اختلال در نظم عاطفی در بی قراری: پشتیبانی از حساسیت بافت احساسات در پاسخ به نظرهای مبتنی بر عملکرد
|کد مقاله||سال انتشار||مقاله انگلیسی||ترجمه فارسی||تعداد کلمات|
|32447||2009||12 صفحه PDF||سفارش دهید||7115 کلمه|
Publisher : Elsevier - Science Direct (الزویر - ساینس دایرکت)
Journal : Journal of Behavior Therapy and Experimental Psychiatry, Volume 40, Issue 3, September 2009, Pages 443–454
The Emotion Context Insensitivity (ECI) hypothesis predicts that individuals experiencing a sad mood will show diminished reactivity to emotionally evocative stimuli and will not differentiate emotional responses across contexts. Previous work has primarily been limited to studying depressed individuals' emotional responses to film clips, images, and autobiographical memories. The current study builds upon this work by examining emotional reactivity of dysphoric (n = 47) and non-dysphoric (n = 54) individuals to positive and negative feedback about their performance on a task they were led to believe measured social intelligence. Overall, dysphoric individuals reported higher negative emotion and lower positive emotion than non-dysphoric individuals before, during, and after feedback. However, consistent with ECI, dysphoric individuals displayed attenuated emotional reactivity to negative feedback compared to controls. Further, dysphoric individuals' emotional response did not differ to positive and negative feedback, whereas the non-dysphoric group appropriately differentiated their emotional response across these contexts. Findings support the ECI hypothesis and broaden its scope to include emotional reactivity to self-relevant performance feedback.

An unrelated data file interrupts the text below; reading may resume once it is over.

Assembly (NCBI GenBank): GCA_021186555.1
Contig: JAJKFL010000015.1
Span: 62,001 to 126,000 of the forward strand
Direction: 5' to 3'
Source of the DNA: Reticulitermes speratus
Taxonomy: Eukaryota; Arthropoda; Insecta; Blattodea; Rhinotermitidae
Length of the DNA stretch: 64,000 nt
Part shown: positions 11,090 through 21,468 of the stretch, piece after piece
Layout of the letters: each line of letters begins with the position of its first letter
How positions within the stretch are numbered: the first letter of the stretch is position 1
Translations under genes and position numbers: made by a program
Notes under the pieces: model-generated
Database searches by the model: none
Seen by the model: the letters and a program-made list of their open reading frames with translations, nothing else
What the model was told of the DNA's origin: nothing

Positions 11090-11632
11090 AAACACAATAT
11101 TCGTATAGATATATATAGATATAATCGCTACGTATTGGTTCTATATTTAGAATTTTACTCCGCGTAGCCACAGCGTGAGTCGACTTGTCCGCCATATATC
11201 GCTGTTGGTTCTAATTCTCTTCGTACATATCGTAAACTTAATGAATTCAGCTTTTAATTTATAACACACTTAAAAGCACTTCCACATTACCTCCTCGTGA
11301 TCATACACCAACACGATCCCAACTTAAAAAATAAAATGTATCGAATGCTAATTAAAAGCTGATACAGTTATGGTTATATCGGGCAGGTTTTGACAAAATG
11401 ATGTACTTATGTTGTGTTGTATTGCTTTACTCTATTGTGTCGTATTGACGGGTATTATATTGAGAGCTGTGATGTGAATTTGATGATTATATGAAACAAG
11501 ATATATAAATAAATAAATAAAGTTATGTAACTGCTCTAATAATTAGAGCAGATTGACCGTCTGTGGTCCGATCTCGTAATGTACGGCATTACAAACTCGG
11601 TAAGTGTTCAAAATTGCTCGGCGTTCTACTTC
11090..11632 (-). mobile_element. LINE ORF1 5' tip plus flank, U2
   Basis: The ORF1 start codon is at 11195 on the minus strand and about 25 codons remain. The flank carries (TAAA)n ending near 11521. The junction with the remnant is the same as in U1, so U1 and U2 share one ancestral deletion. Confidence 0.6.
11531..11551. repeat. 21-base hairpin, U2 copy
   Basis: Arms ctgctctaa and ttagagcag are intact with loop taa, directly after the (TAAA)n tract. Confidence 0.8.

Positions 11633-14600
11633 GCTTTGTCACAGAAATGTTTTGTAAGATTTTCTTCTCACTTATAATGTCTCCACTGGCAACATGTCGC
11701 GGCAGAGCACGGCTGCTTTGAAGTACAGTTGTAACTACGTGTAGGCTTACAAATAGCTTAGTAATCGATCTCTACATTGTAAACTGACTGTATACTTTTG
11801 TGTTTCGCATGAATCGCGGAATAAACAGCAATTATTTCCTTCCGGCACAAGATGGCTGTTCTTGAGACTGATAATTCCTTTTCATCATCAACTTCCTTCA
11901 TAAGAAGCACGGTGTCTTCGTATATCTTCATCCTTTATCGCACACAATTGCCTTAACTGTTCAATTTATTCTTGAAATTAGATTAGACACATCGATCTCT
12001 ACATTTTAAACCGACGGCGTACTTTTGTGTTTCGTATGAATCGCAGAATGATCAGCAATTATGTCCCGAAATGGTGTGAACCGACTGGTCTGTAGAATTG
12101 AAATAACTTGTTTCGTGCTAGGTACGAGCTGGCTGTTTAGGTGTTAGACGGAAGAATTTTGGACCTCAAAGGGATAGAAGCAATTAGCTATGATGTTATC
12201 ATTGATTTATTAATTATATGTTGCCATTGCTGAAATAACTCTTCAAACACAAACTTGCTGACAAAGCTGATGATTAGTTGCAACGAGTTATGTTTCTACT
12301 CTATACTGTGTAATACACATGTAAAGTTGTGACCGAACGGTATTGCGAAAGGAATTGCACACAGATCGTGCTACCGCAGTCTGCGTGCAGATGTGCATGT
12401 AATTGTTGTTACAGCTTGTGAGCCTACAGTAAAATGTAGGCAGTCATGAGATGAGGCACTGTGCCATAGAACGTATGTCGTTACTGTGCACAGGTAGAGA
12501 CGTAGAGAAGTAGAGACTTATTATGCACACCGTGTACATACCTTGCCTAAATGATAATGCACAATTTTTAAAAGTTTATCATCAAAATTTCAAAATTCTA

Emotion dysregulation has been implicated in various forms of psychopathology such as substance abuse disorders, anxiety disorders, and externalizing disorders (e.g., Gross, 2007). Difficulty regulating emotions is also thought to play a key role in the maintenance and etiology of several mood disorders, such as Major Depressive Disorder. Examples of emotional dysfunction in depression include persistent sad mood, anhedonia, increased crying, and blunted affect. As a result, depression is often conceptualized as a dysfunction of emotion regulation (e.g., Kring & Bachorowski, 1999). This has also led to a closer exploration of the interaction between emotions and mood disorders such as depression (e.g., Bylsma et al., 2007 and Kring and Bachorowski, 1999, for reviews). The terms emotion and mood, although often used interchangeably colloquially, have been precisely defined (Gross, 2007, Rottenberg and Gross, 2003 and Watson, 2000). Mood is commonly defined as a state that is slow moving, weakly linked to specific elicitors, and capable of lasting anywhere from hours to days. Generally, moods are less intense than emotions. Conversely, emotion describes responses that are more adaptive, briefer in duration, yet stronger, and occur in response to a meaningful stimulus. Emotions are generally displayed through subjective experience (e.g., excitement), physiological arousal (e.g., elevated heart rate), or behavior (e.g., running from a feared stimulus). Initially, the interaction between mood and emotion was characterized by the mood congruency hypothesis. According to this hypothesis, emotional reactions are strengthened (or potentiated) when mood state and emotional state are congruent and are weakened (or attenuated) when they are incongruent (Rosenberg, 1998). Following this conceptualization, a depressed individual would experience a diminished positive reaction to a pleasant stimulus (positive attenuation), while showing increased sadness in response to a sad or negative stimulus (negative potentiation). Support for mood congruency in depression has been limited, however, particularly for negative stimuli (Bylsma et al., 2007; Rottenberg, Gross, & Gotlib, 2005a). Rather than experiencing negative potentiation in response to negative stimuli, depressed individuals appear to experience the opposite—an attenuated response. Depressed individuals also report smaller changes in subjective sad emotion in response to a sad film (Rottenberg, Kasch, Gross, & Gotlib, 2002). Further, depressed criers showed smaller changes in emotional experience than non-depressed criers (Rottenberg, Gross, Wilhelm, Najmi, & Gotlib, 2002). Attenuated emotional responses among depressed individuals have also been observed in subjective response to visual images and participants' own thoughts (Rottenberg et al, 2005a). Although there are instances when depressed and non-depressed individuals respond similarly to evocative stimuli (e.g., emotional response to sad images, Dunn, Dalgleish, Lawrence, Cusack, & Ogilvie, 2004; ability to imagine negative future events, Holmes, Lang, Moulds, & Steele, 2008), a recent meta-analysis indicated that depressed individuals in general report a reduced emotional response to negative stimuli (Bylsma et al., 2007). Interestingly, depressed individuals also seem to have an attenuated emotional response to positive stimuli. For example, depressed individuals have reduced subjective emotional responding when viewing hedonically pleasant stimuli, such as food and erotic coeds (Sloan, Strauss, Quirk, & Sajatovik, 1997), amusing film stimuli (Rottenberg et al., 2005a and Rottenberg et al., 2002), and pleasant slide images (Dunn et al., 2004 and Sloan et al., 2001). Berenbaum & Oltmanns (1992) found that, in addition to pleasant films, depressed individuals displayed a diminished response to appetitive stimuli, such as sweetened drinks. Based on this literature, Bylsma et al. (2007) and Rottenberg et al. (2005a) have concluded that depression also attenuates emotional responding to positive experiences. Attenuated emotional reactivity appears to have consequences for how depressed individuals regulate their emotions across contexts. Kaviani et al. (2004) found that depressed patients displayed less change in affect from positive to negative film clips, and rated them more similarly than non-depressed controls. Additionally, although depressed individuals reacted with more happiness to normative stimuli than to idiographic stimuli, Rottenberg et al. (2005a) observed no differences in depressed individuals' self-report of sadness after viewing an acutely sad film of themselves compared to viewing a pleasant film of themselves. Depressed individuals also reported less happiness than non-depressed individuals across all valence contexts, suggesting their emotional responding was insensitive to context (Rottenberg et al., 2005a). Attenuated emotion reactivity across emotional contexts is now referred to as Emotion Context Insensitivity (ECI; Rottenberg & Gotlib, 2004; see Bylsma et al., 2007 for review). The current study was designed to examine whether the ECI hypothesis applies to a previously untested (but important) context: positive and negative performance feedback. Previous research testing the ECI hypothesis has used a number of different types of stimuli (e.g., slides, films, and drinks), but these require relatively minimal active participation, are not usually personally relevant, and may not reflect experiences in which an individual in a depressed mood receives feedback from others. Healthy and dysphoric people may encounter a number of evaluative situations, such as receiving negative feedback, being rejected by a friend or co-worker, or having an argument with a friend or family member. Each of these situations is personally relevant and requires the person to be actively involved in the situation—not just passively viewing stimuli. Rottenberg et al. (2005a) attempted to address this limitation by videotaping individuals while they discussed both their most happy and most sad life events. Although personally relevant, this type of stimuli lacked an evaluative feedback component. These life events were discussed using an interview that was approximately 15 min in duration. Probes were used during the interview to clarify the personal meaning this event had on the person as well as to clearly articulate the emotional state. Participants were instructed to make their descriptions of the event detailed enough so it would be obvious to an observer why this event was significant. These videos were then shown to participants and emotional reactivity was assessed. Results of this study partially supported ECI for sadness; however, no group differences were observed for happiness reactivity. This suggests that for personally relevant tasks, ECI may be particularly relevant for negative stimuli but perhaps not for positive stimuli. Further, although the stimuli were clearly personally relevant, participants still passively viewed the film clips, and the stimuli lacked an evaluative component, as participants were given no feedback regarding how well they were able to discuss these memories. To build on this work, the current study tested the ECI hypothesis using stimuli that were personally relevant, evaluative, and required active performance by the participant. Specifically, participants engaged in a social intelligence test and then received highly positive or highly negative feedback about their performance. Several theories of depression highlight the importance of disruptions in achievement and performance for precipitating and maintaining a depressive episode (e.g., Arieti and Bemporad, 1978, Beck, 1983 and Blatt, 1974). Further, Elliot, Sahakian, Herrod, & Robbins (1997) and Paykelt et al. (1997) found that when depressed individuals were given direct negative feedback, they demonstrated a significant decrease in performance as compared to non-psychiatric patients and schizophrenics. They suggest that this abnormal response to negative feedback could be related to an adverse emotional response (Elliot et al., 1997). Thus, responses to external feedback about performance may be an important mechanism in depression maintenance. Testing emotional reactivity to failure or success experiences may therefore be a powerful circumstance in which to test the ECI theory. Our hypotheses encompassed the two integral components of ECI—lack of reactivity and context insensitivity. First, with regard to reactivity, we hypothesized that highly positive or highly negative performance evaluations would not elicit an emotional reaction among dysphoric individuals, whereas non-dysphoric, healthy controls would react emotionally to the stimuli. Second, to test context insensitivity, we hypothesized that dysphoric individuals would display similar emotional responses to both types of feedback. Healthy controls, alternatively, would appropriately differentiate their emotional reactions across feedback conditions.